Stephen O'Donnell is out of position at right wing-back. Kevin McDonald, to these eyes, is a bystander in the centre of midfield.
In Haifa, this team looked ill at ease with itself. It didn't remotely keep possession well, as McLeish claimed. The players looked bewildered, particularly when Israel had the ball. It's not a coincidence that so many played as if flummoxed. McLeish's 3-5-2 was ripped apart. It should be given a decent burial now.
'It sounded like a man entrenching himself'
Of course, we're not talking about the European elite here. Israel are ranked 94th in the world, a full 55 places below Scotland. They're ranked 34th in Europe - seven places lower than Scotland.
They'd lost four in a row going into the game on Thursday. They'd been done 3-0 by Northern Ireland in a friendly last month. In World Cup qualifying, Albania went to Haifa last June and won 3-0.
And yet Scotland made them look a whole lot better than they actually are. Munas Dabbur, Ben Sahar, Beram Kayal and Dor Peretz all had chances - Dabbur had about three - to score in the first half of McLeish's game of two halves. Diaa Saba, Eli Dasa, and Taleb Tawatha (with an incredible miss) all had chances in the second half. Israel had 25 attempts on goal. Only an amalgam of poor finishing, the kindly woodwork and Allan McGregor's excellence averted an unmitigated horror show.
This could have been five or six. Even at two, it was one of the most disorientated performances any Scotland team has delivered in decades.
Only in the repeating of an old comic line could it legitimately be deemed as a game of two halves - as in, the first was even, the second half was even worse. In attempting post-match to portray the events of Haifa as a contest, rather than a game that Scotland were deeply fortunate to emerge from without a heavy beating, McLeish looked as addled as his players had been earlier.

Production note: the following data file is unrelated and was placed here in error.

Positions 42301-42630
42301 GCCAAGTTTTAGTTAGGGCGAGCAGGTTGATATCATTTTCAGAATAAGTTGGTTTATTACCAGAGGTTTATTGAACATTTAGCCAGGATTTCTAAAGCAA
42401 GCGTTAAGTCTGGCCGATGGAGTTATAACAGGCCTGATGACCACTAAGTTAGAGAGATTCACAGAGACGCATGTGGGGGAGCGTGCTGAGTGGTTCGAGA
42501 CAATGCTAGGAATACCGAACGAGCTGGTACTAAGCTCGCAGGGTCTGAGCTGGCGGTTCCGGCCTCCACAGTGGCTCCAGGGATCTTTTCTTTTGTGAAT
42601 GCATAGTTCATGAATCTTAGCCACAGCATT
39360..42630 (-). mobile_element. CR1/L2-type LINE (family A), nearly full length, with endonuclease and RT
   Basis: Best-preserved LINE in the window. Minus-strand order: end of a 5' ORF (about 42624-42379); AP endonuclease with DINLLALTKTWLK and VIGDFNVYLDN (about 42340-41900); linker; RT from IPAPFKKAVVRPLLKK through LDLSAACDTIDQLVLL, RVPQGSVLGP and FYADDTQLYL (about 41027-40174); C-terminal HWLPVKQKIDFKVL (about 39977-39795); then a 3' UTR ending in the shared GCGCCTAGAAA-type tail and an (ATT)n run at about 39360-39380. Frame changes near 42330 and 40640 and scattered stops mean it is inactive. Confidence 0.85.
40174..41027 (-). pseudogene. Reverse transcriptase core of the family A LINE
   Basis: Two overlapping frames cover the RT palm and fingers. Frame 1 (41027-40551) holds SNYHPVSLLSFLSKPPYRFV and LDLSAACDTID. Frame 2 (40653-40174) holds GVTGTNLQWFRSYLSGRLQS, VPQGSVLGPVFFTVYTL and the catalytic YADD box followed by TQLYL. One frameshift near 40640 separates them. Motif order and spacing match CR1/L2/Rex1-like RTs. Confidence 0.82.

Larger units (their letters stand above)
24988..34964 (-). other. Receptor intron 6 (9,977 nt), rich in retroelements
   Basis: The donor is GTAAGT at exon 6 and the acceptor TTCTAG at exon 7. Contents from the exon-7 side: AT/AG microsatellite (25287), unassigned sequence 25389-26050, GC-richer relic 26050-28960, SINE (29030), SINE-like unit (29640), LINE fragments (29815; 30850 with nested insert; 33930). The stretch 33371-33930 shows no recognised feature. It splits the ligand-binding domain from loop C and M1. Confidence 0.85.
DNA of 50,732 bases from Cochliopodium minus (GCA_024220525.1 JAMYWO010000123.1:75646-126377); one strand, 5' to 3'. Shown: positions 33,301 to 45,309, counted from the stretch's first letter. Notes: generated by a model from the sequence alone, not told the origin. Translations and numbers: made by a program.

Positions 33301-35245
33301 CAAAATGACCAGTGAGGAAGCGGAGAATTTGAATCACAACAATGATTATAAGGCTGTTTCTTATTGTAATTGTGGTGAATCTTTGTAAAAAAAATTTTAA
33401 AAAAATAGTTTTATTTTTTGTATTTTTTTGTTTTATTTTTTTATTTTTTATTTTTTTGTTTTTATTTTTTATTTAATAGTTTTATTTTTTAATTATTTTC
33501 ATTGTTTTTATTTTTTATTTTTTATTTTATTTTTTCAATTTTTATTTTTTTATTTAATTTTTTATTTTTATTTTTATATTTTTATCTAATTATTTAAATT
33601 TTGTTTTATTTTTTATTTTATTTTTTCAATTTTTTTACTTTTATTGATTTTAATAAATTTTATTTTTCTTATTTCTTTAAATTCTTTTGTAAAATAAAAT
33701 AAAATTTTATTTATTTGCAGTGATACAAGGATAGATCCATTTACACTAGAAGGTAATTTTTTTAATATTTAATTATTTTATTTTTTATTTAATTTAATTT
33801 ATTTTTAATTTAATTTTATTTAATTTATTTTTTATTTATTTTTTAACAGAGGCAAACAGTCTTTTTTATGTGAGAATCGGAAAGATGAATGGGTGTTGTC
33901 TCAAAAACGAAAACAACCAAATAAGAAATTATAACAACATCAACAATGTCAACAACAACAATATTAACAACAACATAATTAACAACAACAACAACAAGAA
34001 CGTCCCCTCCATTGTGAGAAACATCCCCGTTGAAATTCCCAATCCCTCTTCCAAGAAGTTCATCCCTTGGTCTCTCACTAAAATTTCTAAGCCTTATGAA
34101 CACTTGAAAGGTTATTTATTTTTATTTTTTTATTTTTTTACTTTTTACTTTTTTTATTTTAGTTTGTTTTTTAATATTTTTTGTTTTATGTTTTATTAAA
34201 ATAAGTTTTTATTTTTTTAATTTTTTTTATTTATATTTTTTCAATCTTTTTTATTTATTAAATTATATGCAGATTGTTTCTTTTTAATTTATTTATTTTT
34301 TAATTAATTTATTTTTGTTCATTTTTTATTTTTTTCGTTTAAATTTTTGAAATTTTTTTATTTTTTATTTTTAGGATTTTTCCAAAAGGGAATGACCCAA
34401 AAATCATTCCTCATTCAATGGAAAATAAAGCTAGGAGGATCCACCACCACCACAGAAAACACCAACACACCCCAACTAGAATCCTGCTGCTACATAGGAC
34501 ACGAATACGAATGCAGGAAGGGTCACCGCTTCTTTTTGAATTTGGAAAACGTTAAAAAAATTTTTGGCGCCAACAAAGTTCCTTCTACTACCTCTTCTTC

- 'We're going to get stick but it could have been worse'
- 'Tierney and I are both out of position' - Robertson
- McLeish 'got away' with only losing 2-1 - Miller
McLeish needs to pick one of his stellar left-backs at left-back. Tierney in his usual position with Robertson ahead of him? Worth a try. Robertson at left-back and the excellent Ryan Fraser ahead of him with Tierney moving to right-back? It's not a solution the Celtic man would relish, but he's played well and has won matches at right-back with Scotland at the end of Gordon Strachan's reign.
What was perplexing was the manager's insistence that there was little wrong with the formation and that the formation, pretty much, is here to stay. That sounded worryingly like a man entrenching himself. Depending on how November's double-header goes - away to Albania on the 17th and home to Israel on the 20th - that's either going to prove to be tremendous self-belief or desperate self-delusion.
The Nations League might be a low-key event but it's a tournament sent straight from the footballing Gods for countries such as Scotland. It's an easier passage to the promised land of a major championship with no behemoth blocking your way. It's a veritable red carpet that's been rolled out.
After the sure-footedness of Albania, there's now the stumble in Israel. McLeish can't afford another. If he can't top this humdrum group then he can't seriously argue that he's the man to take things forward. He's got five weeks to wipe Haifa from the memory.